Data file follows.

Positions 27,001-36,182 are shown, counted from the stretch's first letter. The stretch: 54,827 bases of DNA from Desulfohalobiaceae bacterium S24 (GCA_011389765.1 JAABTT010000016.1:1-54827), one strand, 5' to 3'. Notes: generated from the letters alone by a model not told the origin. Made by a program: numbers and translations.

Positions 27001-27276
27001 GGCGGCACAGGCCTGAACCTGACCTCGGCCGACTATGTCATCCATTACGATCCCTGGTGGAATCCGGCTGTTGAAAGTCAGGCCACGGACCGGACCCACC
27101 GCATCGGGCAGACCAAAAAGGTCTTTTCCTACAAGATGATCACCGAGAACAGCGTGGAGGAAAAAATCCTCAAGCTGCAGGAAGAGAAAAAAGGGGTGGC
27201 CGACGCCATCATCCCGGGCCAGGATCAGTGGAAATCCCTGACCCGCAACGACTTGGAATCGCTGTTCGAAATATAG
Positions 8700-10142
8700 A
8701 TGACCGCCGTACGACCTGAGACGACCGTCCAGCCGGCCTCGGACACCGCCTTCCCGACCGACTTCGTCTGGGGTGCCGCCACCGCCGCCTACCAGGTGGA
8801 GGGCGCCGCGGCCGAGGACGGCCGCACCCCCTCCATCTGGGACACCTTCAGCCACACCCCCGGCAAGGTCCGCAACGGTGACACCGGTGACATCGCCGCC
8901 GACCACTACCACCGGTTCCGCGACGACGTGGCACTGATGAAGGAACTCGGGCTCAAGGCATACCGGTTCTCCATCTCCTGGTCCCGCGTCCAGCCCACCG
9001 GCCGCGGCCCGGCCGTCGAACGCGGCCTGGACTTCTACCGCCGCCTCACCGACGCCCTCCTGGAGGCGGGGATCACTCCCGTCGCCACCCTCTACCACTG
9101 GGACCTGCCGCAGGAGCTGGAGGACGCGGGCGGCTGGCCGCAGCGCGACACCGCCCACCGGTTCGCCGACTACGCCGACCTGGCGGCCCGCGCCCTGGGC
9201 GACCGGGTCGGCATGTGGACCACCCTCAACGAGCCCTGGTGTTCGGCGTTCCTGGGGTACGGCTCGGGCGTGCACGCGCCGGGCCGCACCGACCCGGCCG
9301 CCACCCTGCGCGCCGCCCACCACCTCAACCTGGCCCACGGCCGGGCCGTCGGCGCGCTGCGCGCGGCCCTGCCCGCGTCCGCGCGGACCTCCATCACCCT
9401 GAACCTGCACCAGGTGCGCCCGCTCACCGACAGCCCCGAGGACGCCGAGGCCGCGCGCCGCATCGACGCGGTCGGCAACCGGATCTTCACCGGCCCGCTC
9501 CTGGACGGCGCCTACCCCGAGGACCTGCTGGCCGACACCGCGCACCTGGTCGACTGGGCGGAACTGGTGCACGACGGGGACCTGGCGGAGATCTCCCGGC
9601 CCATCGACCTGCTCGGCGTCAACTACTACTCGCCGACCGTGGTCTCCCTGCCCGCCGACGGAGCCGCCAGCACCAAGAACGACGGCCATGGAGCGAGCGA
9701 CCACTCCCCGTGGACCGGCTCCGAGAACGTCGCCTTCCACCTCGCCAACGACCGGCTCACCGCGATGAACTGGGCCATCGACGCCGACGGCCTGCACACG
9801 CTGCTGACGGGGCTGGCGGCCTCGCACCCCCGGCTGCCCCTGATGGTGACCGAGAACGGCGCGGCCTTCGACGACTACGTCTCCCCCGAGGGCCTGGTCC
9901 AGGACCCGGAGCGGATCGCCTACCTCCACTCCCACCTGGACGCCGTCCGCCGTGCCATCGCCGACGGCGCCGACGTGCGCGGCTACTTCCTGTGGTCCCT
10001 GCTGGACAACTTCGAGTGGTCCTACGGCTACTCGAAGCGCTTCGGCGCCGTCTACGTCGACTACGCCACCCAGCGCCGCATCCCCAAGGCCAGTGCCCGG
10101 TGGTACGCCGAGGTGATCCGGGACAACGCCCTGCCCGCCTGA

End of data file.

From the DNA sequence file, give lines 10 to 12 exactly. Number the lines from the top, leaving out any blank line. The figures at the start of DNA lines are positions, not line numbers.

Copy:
8901 GACCACTACCACCGGTTCCGCGACGACGTGGCACTGATGAAGGAACTCGGGCTCAAGGCATACCGGTTCTCCATCTCCTGGTCCCGCGTCCAGCCCACCG
9001 GCCGCGGCCCGGCCGTCGAACGCGGCCTGGACTTCTACCGCCGCCTCACCGACGCCCTCCTGGAGGCGGGGATCACTCCCGTCGCCACCCTCTACCACTG
9101 GGACCTGCCGCAGGAGCTGGAGGACGCGGGCGGCTGGCCGCAGCGCGACACCGCCCACCGGTTCGCCGACTACGCCGACCTGGCGGCCCGCGCCCTGGGC